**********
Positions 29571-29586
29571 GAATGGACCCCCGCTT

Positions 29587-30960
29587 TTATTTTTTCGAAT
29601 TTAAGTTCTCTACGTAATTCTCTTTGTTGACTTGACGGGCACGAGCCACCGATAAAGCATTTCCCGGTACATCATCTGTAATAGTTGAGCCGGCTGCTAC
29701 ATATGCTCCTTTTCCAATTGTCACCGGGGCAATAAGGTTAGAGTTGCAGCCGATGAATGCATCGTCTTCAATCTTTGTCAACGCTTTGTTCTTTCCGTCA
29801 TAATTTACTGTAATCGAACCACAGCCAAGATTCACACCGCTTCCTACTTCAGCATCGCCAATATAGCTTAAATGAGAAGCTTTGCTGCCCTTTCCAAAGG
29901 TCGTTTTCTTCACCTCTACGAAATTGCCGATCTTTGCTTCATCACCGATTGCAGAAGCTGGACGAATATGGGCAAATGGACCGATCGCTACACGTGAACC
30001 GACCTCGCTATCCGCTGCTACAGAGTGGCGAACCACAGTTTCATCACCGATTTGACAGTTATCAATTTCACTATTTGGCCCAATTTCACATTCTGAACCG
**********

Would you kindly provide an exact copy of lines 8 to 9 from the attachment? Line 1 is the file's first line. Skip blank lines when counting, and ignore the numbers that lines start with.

29901 TCGTTTTCTTCACCTCTACGAAATTGCCGATCTTTGCTTCATCACCGATTGCAGAAGCTGGACGAATATGGGCAAATGGACCGATCGCTACACGTGAACC
30001 GACCTCGCTATCCGCTGCTACAGAGTGGCGAACCACAGTTTCATCACCGATTTGACAGTTATCAATTTCACTATTTGGCCCAATTTCACATTCTGAACCG